Steering committees are responsible for defining a company’s strategy, but do they have their own strategies for guaranteeing strong performance? José Luis Álvarez, a professor of corporate policy at the ESADE business school in Spain and author of the new book, Strategic Decisions, spoke with Universia Knowledge at Wharton about the problems facing these committees. He also identified ways that senior managers who participate on them can maximize their efforts while shaping the future of the company.
Universia Knowledge at Wharton: What are the typical problems faced by teams of senior managers?
José Luis Álvarez: Teams of senior managers leave much to be desired when it comes to quality. Their most important and recurrent operational problems are:
1. At least until the current generation, a significant portion of managers have established their success by using an individualistic style. So their skills are often inappropriate for the collective efforts of a senior management team.
2. Members of the steering team lack professional skills. Most of them join the committee at the end of their careers, which developed in an environment that is now outdated; the future requires different sorts of skills.
3. Possible rivalries to succeed the chief executive often pit candidates who are members of the steering committee against each other, and this can damage the collaborative spirit of the committee.
4. Too much politicized behavior, which can be rooted as much in succession rivalries as in the natural professional differences among managers. Since senior executives are often experienced and effective political animals (if they weren’t, they wouldn’t be where they are), these natural, professional differences are often played out in a very aggressive and sophisticated way.
5. “Group think,” which is to say the search for consensus and unanimity in the decision-making of the group, even at the cost of rationality. This leads to a lack of debate, and the suppression of divergent opinions.
UKnowledge at Wharton: How has the functioning of steering committees evolved in recent years?
J.L.A.: While there have always been frequent changes in steering committees, some very interesting committees have emerged in outstanding companies in Spain in recent years. These reflect [a wider] recognition of committees as a key to setting the strategy of the corporation.
The typical process involves the chief executive developing a new strategy based on whether or not to take control [of growth, or to foster greater discipline in a strategic focus]. Along with the new strategy, there is a new horizontal structure that is more or less centralized. And then, in line with that structure, the chief executive designs a new vertical structure [principally, a new executive committee]. Normally, this committee has few members, and a larger number of young people, and it inspires more trust.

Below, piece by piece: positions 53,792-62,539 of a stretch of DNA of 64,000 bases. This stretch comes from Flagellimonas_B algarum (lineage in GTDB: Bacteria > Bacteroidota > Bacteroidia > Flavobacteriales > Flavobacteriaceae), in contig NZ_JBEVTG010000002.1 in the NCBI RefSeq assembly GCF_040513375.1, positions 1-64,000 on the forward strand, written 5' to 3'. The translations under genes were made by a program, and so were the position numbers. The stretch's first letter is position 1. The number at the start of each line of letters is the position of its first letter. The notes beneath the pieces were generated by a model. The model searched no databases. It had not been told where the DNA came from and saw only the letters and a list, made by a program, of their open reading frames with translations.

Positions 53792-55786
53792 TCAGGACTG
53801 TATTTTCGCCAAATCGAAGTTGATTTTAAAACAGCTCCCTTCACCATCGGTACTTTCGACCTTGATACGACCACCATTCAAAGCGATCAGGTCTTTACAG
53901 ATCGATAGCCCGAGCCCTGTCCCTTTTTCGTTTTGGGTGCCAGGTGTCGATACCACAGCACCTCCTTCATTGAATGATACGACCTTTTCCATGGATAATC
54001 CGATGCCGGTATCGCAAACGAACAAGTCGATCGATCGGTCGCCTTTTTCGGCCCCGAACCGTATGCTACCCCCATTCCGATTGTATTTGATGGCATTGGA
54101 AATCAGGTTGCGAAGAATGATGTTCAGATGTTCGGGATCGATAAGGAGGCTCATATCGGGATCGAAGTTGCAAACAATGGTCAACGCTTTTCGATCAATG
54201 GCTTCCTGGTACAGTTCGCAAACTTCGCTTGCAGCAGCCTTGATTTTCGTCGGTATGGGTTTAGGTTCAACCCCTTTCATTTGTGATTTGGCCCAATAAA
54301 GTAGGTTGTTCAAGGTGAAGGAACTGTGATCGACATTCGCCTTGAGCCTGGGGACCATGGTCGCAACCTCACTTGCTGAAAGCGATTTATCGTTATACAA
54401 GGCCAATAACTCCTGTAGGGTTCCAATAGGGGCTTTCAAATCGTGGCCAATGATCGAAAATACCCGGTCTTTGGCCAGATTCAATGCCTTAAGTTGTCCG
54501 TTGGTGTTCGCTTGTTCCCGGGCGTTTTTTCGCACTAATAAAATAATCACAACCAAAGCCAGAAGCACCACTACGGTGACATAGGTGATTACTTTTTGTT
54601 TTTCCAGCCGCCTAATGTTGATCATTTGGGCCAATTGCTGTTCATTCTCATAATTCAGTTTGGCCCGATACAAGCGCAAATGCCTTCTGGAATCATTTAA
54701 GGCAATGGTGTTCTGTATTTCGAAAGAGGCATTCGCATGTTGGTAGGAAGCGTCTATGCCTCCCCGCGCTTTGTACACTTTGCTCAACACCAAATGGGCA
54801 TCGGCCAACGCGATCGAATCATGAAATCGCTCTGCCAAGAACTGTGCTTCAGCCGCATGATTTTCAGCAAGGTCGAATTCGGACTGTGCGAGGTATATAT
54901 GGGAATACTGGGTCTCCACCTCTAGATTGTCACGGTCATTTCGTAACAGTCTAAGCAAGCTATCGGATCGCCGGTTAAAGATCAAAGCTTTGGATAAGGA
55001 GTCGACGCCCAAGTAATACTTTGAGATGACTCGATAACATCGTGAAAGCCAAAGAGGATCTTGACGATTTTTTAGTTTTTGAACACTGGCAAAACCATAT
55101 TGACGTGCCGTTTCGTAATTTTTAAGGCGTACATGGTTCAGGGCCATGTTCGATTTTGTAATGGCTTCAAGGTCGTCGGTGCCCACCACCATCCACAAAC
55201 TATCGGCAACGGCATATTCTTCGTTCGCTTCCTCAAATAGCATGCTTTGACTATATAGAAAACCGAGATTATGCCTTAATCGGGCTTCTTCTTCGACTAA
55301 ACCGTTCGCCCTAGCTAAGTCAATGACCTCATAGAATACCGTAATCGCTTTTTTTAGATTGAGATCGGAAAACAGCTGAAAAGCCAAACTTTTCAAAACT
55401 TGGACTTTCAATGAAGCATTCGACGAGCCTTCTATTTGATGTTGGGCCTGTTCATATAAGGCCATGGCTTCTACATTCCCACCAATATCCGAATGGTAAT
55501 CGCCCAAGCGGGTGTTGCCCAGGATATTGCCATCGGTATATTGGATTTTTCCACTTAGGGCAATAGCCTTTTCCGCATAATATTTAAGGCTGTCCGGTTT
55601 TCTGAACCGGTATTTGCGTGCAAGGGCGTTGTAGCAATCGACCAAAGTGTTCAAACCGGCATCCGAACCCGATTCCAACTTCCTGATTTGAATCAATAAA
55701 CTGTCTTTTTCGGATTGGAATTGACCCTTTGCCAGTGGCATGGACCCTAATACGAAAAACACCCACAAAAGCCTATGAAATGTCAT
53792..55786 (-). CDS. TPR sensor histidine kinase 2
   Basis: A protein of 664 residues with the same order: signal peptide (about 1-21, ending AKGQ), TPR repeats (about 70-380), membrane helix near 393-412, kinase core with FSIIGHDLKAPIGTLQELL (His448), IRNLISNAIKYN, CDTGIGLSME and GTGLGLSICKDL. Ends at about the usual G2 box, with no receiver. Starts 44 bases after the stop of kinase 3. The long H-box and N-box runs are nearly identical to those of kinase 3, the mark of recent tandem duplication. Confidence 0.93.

UKnowledge at Wharton: Are there any differences in the way committees are structured in good times, compared with periods of crisis?
J.L.A.: The design of a steering committee must have more to do with the specifics of each sector than with current conditions. However, periods of crisis open up opportunities for the reorganization of managerial leadership.
In reality, redesigning these committees is more complex than the theoretical procedure I just mentioned. What is the strategic role of establishing the general structure of the company? It involves designing the hierarchy and drawing up an executive committee with distinctive departments and roles, and then looking for the right people for each position. In reality, the opposite often occurs: The redesign takes place just at the moment when there is a crisis and a senior executive has abandoned the organization; when someone retires or loses a power struggle; or under similar circumstances that open windows of opportunities for modifications in the composition of the steering committee and in the vertical structure. This enables the company, in turn, to change the composition of the horizontal structure that, once it is defined, enables it to pursue a well-focused, new strategy. So, reality often unfolds in a way that is the opposite of the theory and the logic of the design. It starts out with focusing on the people who count; not focusing on the ideals [that should count]. Starting from that point, a steering committee is put together, and then vertical and horizontal structures and possible strategies all emerge.